Last week, the U.S. Supreme Court issued its most significant pro-Second Amendment decision in nearly two decades when justices ruled 6-3 that New York’s concealed carry law was unconstitutionally restrictive.
Experts say the ruling is important because it implies that similarly restrictive concealed-carry laws, which are primarily limited to blue states only, will also be challenged.
“This decision is a big deal,” made a note in the aftermath of the ruling. “Previously, the court had only said that the Constitution protected the ability to have a gun inside the home for self-defense. In that decision, which came down in 2008, the justices didn’t rule on how guns carried outside the home could be regulated. It took almost 15 years for the justices to come back to that question, but now they have.”
Second Amendment “protect[s] an individual’s right to carry a handgun for self-defense outside the home,” wrote Justice Clarence Thomas in the majority opinion for Thursday’s ruling. FiveThirtyEight stated that New York statues are not allowed. “which required people who wanted a license to carry a concealed handgun in public to show they have a good reason, are no longer allowed.”
Further analysis is done to forecast a “flood” litigation may be initiated in cases involving states where similar carry laws are not concealed.
But this major case wasn’t the high court’s only Second Amendment ruling, and in fact, SCOTUS likely opened the door to much of the expected new litigation.
“The Supreme Court said Thursday that gun cases involving restrictions in Hawaii, California, New Jersey and Maryland deserve a new look following its major decision in a gun case last week,” to the Western Journal, Thursday was reported.
“In light of last week’s ruling — which said that Americans have a right to carry a gun outside the home — lower courts should take another look at several cases that had been awaiting action by the high court, the court said. Those cases include ones about high-capacity magazines, an assault weapons ban and a state law that limits who can carry a gun outside the home,” the outlet reported, noting that by sending the cases back to lower courts, these laws will now get a second look under the new standard applied in Thomas’ majority decision.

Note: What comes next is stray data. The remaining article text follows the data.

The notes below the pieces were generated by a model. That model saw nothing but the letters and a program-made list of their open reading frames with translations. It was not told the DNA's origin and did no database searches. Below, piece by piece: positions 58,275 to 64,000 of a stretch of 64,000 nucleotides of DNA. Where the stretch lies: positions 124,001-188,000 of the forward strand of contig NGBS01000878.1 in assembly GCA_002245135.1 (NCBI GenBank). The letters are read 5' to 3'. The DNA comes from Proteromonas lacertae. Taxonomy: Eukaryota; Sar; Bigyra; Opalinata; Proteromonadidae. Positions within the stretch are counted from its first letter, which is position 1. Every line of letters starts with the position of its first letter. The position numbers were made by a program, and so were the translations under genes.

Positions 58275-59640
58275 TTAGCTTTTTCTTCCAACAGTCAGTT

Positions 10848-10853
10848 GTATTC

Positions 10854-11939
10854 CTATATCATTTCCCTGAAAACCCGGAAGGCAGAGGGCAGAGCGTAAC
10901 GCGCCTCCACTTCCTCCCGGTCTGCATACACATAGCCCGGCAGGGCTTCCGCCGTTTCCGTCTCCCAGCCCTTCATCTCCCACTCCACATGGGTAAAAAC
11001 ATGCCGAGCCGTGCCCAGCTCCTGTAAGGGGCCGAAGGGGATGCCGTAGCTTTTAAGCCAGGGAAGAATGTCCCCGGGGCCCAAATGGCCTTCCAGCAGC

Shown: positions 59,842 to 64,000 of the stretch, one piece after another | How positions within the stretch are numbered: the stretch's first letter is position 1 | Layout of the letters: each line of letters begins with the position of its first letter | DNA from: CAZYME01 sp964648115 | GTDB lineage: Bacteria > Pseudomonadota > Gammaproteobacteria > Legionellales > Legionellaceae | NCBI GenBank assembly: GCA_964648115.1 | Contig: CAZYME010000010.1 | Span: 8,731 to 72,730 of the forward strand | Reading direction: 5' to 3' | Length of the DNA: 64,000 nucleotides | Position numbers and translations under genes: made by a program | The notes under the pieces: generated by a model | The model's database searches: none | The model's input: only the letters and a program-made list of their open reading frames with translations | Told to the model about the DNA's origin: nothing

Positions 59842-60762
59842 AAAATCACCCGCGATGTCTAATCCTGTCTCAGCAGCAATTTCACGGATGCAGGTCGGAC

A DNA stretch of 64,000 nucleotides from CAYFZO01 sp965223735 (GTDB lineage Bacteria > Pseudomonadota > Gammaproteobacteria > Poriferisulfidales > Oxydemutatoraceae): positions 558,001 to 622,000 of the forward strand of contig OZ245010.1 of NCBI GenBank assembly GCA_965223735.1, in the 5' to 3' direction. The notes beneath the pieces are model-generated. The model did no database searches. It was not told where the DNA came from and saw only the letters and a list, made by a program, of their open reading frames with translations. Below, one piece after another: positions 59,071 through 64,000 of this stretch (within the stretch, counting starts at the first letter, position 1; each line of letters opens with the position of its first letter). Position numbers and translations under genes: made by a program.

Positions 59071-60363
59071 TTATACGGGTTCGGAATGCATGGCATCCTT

One of the cases the justices sent back to a lower court Thursday involved a Hawaii statute similar to New York’s. The case was heard by a group of 11 U.S. judges. Circuit Court of Appeals had ruled in 2021 that the right to “keep and bear arms” in the Constitution’s Second Amendment “does not guarantee an unfettered, general right to openly carry arms in public for individual self-defense.”In its most recent gun case, however, the Supreme Court stated that the Constitution is protected. “an individual’s right to carry a handgun for self-defense outside the home.”An appeals court from a lower court must now review the Hawaii ruling.
SCOTUS instructed the federal appeals court to reexamine New Jersey law that limits how many rounds a magazine can have. 2018 saw the New Jersey Governor. Phil Murphy signed Democrat-passed legislation limiting magazines to 10 rounds rather than the current 15-round limit. The law was already confirmed by a lower court.
California has an ordinance that bans magazines with more than 10 rounds. The panel comprised 11 U.S. Judges. Circuit Court of Appeals last year ruled 7-4 to uphold the ban.
Also, the justices remanded another case from Maryland back to an appeals court that challenged that state’s ban on 45 types of so-called “assault” weapons. The Supreme Court rejected a challenge to this law in 2017.
“Thomas’s opinion states regulations need to be historically consistent with the Second Amendment,” FiveThirtyEight’s analysis noted.
“That means when they look at a modern gun regulation, judges will have to figure out if another, reasonably similar law was passed earlier in the country’s history. Previously, courts had also considered whether a regulation could be justified for other reasons, but that second layer of consideration is no longer allowed,” to the website
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